2.
Representation function: In order to initialize and represent the initial population in the GAOM, the dynamic coding shown in Eq. (14) was employed. This dynamic coding was proposed by Oyama et al. (2000).
where i: Number of chromosomes (individual), v: Number of genes (variables) (12), x _{ i,v }: Initial population (represents RP _{ t }), \(x_{v}^{max}\): The maximum value of gene (represents PC), \(x_{v}^{min}\): The minimum value of gene (represents D _{ t }), rn _{ i,v }: Random number located within the range, \(0 \le rn_{i*v} \le 1\).$$x_{i,v} = \left( {x_{v}^{max}  x_{v}^{min} } \right)*rn_{i,v} + x_{v}^{min}$$(14)  3.
Fitness function: As the genetic representation is welldefined, the process continues to the determination of the fitness functions related to the solutions. For a fitness function, the distance between good and bad solutions is calculated by mapping the solution to a nonnegative interval. According to Back et al. (1997), there is a mapping that correspond to maximizing problems, as shown in Eq. (15).
in which f _{ max } represents the maximum observed value of the objective function up to generation (n) and f represents the objective value.$$fitness \left( {\overrightarrow {{va_{i} }} (n)} \right) = 1/\left( {1 + f_{max} \left( {\overrightarrow {{va_{i} }} (n)} \right)  f\left( {\overrightarrow {{va_{i} }} (n)} \right)} \right)$$(15)  4.
Selection function: Roulette wheel selection was used as a selection mechanism. The basic idea behind this process is to make a random selection from a generation and create a base for the next generation. The fitter individuals have a higher chance of survival than the weaker ones. This process follows nature in the sense that the individuals that tend to have a higher probability of survival will move toward forming the mating pool for the following generation. Obviously, these individuals are likely to have a genetic coding that could prove useful for future generations (Sumathi and Paneerselvam 2010). In this selection, the individuals from the population are considered to be like the slots of the roulette wheel. Each slot is as wide as the probability of selecting the related chromosome. The fitness function, which has already been scaled, is used to compute the corresponding selection probabilities, as shown in Eq. (16) (Shopova and VaklievaBancheva 2006):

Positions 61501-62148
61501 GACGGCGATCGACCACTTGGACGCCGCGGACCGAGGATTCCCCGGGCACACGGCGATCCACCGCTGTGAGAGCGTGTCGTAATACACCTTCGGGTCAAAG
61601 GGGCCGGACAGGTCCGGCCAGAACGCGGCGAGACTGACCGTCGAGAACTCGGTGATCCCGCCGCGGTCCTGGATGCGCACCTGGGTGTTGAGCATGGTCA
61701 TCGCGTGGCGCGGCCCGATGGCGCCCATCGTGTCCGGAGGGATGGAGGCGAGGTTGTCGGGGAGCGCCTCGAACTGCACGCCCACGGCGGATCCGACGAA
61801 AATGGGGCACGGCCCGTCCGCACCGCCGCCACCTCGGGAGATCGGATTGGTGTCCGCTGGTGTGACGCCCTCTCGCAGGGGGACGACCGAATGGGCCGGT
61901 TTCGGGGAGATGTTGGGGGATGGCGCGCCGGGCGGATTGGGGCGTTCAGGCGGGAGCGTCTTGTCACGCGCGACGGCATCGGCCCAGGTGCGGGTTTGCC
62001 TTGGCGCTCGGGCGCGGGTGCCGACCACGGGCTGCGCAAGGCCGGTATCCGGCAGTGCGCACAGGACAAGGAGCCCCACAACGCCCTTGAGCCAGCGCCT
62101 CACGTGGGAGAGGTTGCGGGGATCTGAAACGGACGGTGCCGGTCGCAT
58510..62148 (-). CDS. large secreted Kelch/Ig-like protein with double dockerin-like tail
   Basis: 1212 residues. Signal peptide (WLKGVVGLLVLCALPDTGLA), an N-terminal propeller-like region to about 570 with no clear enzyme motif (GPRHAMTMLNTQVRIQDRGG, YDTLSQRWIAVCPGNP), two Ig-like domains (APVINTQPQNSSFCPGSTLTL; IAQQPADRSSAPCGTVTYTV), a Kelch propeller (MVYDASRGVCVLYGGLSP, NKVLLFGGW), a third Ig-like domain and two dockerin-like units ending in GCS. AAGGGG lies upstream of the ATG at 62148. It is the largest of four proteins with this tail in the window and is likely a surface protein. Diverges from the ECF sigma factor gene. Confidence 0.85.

where T represents the population size and Pr is the probability.$$Pr\left( {\overrightarrow {{va_{i} }} (n)} \right) = fitness \left( {\overrightarrow {{va_{i} }} (n)} \right)/\mathop \sum \limits_{i = 1}^{T} fitness \left( {\overrightarrow {{va_{i} }} (n)} \right)$$(16)  5.
Crossover function: BLXα was chosen as a crossover function. According to Shopova and VaklievaBancheva (2006), blend crossover has been found to be the most common recombination approach in real representation. Through this scheme, two parents X ^{1} and X ^{2} are combined to produce two offspring Y ^{1} and Y ^{2}, while a new value is sampled. This occurs at \(\left[ {\hbox{min} \left( {x_{i}^{1} ,x_{i}^{2} } \right)  \alpha p_{i} ,\hbox{max} \left( {x_{i}^{1} ,x_{i}^{2} } \right) + \alpha p_{i} } \right]\), where each position i is defined through Eqs. 17 and 18 (Tomasz 2006):
$$y_{i}^{1} \in \left[ {\hbox{min} \left( {x_{i}^{1} ,x_{i}^{2} } \right)  \alpha p_{i} ,\hbox{max} \left( {x_{i}^{1} ,x_{i}^{2} } \right) + \alpha p_{i} } \right]$$(17)where \(p_{i} = Abs(x_{i}^{1}  x_{i}^{2}\)), and α represents a positive real parameter. In the present work, α = 0.1 was used, and the probability of crossover occurrence = 0.7.$$y_{i}^{2} \in \left[ {\hbox{min} \left( {x_{i}^{1} ,x_{i}^{2} } \right)  \alpha p_{i} ,\hbox{max} \left( {x_{i}^{1} ,x_{i}^{2} } \right) + \alpha p_{i} } \right]$$(18)  6.